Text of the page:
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House keeps warm in winter but not staying cool in the summer

House keeps warm in winter but not staying cool in the summer

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  #1  
Old 07-02-16, 06:39 AM
P
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House keeps warm in winter but not staying cool in the summer

So this is my first year and a half in this 1962 house in NJ.
I am not sure if what I will describe makes sense or is actually expected and I don't have good scientific measures to back up my "claims" but in any case I wanted to share with you guys my "observations" and ask if this is something to follow up on.
First the description of my HVAC system and insulation:
The house is Forced air with central air. Compressor / furnace Unit is old (about 12 yrs) but in the winter and in the summer the air pressure is good (blower works well / filters changed regularly and keeping all vents open).
The air temp in winter is quite warm and in the Summer, the compressor still delivers very cold air.
New windows but older doors...attic insulated in two ways: R49 (new, put down by me last year) over the BRs, LR but only R19 (original to previous owner) over kitchen and office room and 1 Bath - as I plan to do some work there.
New siding with 1inch insulation to the outside and the house wrap.
Walls - old R13 insulation....as far I can tell by what I have seen when cutting sheetrock in a few places for new outlets etc...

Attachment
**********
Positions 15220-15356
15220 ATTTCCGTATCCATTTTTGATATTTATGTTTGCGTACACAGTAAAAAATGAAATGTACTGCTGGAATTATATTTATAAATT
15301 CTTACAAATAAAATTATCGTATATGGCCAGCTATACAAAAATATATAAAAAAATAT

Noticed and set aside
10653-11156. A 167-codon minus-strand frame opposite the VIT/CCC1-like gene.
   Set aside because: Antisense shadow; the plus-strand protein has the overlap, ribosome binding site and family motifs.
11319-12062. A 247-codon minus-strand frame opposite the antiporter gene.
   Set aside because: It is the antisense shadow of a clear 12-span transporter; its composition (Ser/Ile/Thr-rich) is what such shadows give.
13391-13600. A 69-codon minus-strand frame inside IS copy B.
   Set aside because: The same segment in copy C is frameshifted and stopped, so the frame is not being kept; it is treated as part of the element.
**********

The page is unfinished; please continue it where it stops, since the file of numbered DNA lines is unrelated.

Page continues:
ANd now for my observation:

What I am feeling is that while in Winter - the house warms up quickly and stays warm for a while...in the summer the house somehow loses the cool air rather quickly and warms up quickly, making the compressor kick in frequently.
The temps in NJ so far haven't reached high 90s but I am already concerned over how quickly the house warms up.....and wonder....if my house retains warmth in the winter rather well...why am I losing cold air in the summer?

This seems to be odd to me how much more efficient the house seems in the cold vs. heat

Any ideas ?

Thank you!
 
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  #2  
Old 07-02-16, 07:24 AM
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IMHO, I think by virtue of it being summer you will loose cooling effect more rapidly just because doors are opened more frequently and interior furnishing don't tend to absorb the cool air as they might absorb warm air. You might want to call the gas company or heating contractor to do an infered scan of your house to see where energy losses might be found.
 
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Old 07-02-16, 07:36 AM
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You have a typical furnace system with A/C added on. That's just what I have. It is a poor system for cold air distribution as the upstairs doesn't receive the amount of cold air needed to counteract the heat of the second floor and the registers are too low.

The duct work was designed to deliver the bulk of the heated air downstairs as heat rises. This system design is just opposite of what is ideal for the summer.

One key issue.... make sure the attic is well ventilated. It doesn't matter how well the attic is insulated... the air must be kept moving.